Happy birthday, Woz: Apple’s co-founder turns 64 today

steve-wozniak

Apple’s beloved co-founder Steve Wozniak turns 64 years old today. Steve Jobs may be the most admired figure to come out of Apple, but with his imperious distance from us mere mortals, he was hard to love.

Wozniak, on the other hand, is well and truly beloved by the tech community.

A true Silicon Valley original, he’s the genius who invented the personal computer, got rich, and then spent his fortune having fun rather than taking over the world. It doesn’t hurt that he’s also a practical joker, all-around nerd, and someone who has never been afraid to speak his mind about technology’s power to change the world.

If everyone who met Steve Jobs has some war story about his sharpness they now wear like a badge of honor, it’s tough to find someone with a bad word to say about Woz. Where Jobs was the cool hippie who dreamed of going to find himself in India, Woz was the nerd who just wanted his own personal computer.

When Wozniak’s father told him as a boy that a mainframe computer would cost him as much as a house, Wozniak answered, “That’s okay, I’ll live in an apartment.”

According to legend, when Wozniak’s father told him as a boy that a mainframe computer would cost him as much as a house, Wozniak answered, “That’s okay, I’ll live in an apartment.”

If Jobs’ perfectionism and belief in functional-form became ingrained in the Apple DNA, then Wozniak’s biggest contribution was Apple’s fun-loving and friendly image — something that most certainly didn’t come from Woz’s more prickly co-founder.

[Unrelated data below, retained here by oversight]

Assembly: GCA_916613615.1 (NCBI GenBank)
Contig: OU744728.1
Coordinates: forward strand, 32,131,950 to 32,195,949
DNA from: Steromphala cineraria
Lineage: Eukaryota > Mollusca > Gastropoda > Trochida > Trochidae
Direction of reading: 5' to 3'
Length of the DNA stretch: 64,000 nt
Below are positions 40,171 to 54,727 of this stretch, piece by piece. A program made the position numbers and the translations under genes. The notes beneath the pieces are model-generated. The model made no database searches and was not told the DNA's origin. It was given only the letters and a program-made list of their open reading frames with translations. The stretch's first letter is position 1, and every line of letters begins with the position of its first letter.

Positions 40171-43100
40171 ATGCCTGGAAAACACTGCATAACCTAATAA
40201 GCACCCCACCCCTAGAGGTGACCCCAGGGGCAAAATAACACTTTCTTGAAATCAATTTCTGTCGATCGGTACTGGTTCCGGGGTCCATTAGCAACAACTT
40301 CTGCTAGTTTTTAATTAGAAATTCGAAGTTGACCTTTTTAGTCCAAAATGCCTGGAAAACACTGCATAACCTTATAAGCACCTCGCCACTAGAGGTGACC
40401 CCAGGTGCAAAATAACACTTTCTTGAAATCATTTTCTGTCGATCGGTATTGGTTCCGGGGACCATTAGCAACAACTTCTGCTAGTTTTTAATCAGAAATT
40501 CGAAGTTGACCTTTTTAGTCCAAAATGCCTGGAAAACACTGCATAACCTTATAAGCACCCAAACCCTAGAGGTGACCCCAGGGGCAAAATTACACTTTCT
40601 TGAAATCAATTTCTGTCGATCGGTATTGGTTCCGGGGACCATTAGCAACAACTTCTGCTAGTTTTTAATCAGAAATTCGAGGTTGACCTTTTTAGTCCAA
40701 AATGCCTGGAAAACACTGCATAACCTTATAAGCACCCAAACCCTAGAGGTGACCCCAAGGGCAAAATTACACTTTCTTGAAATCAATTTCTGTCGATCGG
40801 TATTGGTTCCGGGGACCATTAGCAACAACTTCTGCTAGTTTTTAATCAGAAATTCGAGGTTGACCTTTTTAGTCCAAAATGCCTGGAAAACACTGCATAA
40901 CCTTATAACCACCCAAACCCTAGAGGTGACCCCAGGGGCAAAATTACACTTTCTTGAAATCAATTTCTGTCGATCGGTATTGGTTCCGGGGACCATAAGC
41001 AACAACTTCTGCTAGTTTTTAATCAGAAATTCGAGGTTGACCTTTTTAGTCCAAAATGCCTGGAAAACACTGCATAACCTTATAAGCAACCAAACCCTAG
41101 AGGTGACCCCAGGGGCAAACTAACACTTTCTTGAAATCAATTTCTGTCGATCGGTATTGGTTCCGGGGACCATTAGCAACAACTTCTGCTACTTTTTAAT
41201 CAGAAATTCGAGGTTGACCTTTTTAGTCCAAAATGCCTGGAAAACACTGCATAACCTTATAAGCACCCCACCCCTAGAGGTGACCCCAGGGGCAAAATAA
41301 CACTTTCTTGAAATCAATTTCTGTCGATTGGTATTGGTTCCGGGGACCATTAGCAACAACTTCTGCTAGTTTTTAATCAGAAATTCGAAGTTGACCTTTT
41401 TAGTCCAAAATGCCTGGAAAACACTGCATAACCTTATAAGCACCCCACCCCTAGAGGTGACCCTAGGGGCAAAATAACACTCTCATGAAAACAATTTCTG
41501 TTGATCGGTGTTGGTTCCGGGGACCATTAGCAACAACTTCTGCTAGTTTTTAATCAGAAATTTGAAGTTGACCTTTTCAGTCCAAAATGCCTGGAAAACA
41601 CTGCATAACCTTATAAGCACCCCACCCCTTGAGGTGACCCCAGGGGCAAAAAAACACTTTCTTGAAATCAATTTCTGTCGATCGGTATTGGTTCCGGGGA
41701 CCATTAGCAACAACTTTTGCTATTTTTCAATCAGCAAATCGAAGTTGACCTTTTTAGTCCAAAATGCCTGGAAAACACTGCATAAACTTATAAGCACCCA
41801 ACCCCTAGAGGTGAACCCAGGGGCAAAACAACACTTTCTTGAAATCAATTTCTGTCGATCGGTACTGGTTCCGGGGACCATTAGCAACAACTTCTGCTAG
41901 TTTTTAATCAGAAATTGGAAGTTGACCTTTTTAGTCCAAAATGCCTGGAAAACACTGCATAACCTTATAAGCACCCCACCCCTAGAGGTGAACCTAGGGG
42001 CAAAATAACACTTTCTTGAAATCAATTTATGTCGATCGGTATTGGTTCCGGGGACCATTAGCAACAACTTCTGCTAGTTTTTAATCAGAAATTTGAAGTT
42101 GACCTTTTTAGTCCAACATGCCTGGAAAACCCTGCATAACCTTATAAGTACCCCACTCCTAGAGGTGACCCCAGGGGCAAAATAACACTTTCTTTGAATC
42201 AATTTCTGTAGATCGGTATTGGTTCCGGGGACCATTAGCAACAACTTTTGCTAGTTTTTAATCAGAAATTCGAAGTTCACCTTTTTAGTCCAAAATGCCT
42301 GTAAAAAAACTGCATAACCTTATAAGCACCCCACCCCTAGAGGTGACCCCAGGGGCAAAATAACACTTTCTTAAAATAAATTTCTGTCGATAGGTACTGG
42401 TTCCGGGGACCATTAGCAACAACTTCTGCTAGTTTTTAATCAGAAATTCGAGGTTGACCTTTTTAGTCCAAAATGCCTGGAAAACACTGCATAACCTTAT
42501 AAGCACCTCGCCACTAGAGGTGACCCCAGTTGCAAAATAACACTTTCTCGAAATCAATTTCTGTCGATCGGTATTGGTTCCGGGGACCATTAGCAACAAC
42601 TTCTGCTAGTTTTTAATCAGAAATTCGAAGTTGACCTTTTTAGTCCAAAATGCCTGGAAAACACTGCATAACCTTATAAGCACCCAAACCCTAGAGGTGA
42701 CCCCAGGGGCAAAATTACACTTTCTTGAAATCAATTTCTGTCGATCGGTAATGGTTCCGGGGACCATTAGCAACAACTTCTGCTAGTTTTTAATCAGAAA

A prankster all his life, during his short stint at Berkeley University Woz rigged the university computer so that it churned out endless reams of paper reading GOOD SCRAP PAPER.

Later on at Apple he sneaked into the cubicle of a colleague and deposited a live mouse inside the computer he was working on — then looking on in glee as the employee in question got more and more bemused about his computer’s odd squeaking sound.

Steve Jobs may have realized the value of creating ads that didn’t look like the other computer ads out there, but Wozniak’s humor and good-natured persona created a perceived friendliness to Apple’s machines that was vital at a time when most non-geeks were terrified of having a computer in their home.

He was also a peacemaker inside Apple; someone who would stick up for the little guy in a way that employees who worked with him have never forgotten. When Steve Jobs began barring certain early employees from having stock options for reasons few could understand, Wozniak began the so-called “Woz Plan” by giving away his own Apple shares to employees who otherwise wouldn’t qualify. As a result he took home $100 million less than Jobs when Apple went public in 1980.

The Disk II was actually one of Wozniak’s crowning achievements at Apple

“That’s the way he was,” Randy Wigginton, one of Apple’s earliest employees, told me about Woz’s character when I interviewed him for my book The Apple Revolution. “Always very helpful, very kind. He wasn’t pretentious or anything … I would just ask [him] questions non-stop. That was sort of my education.”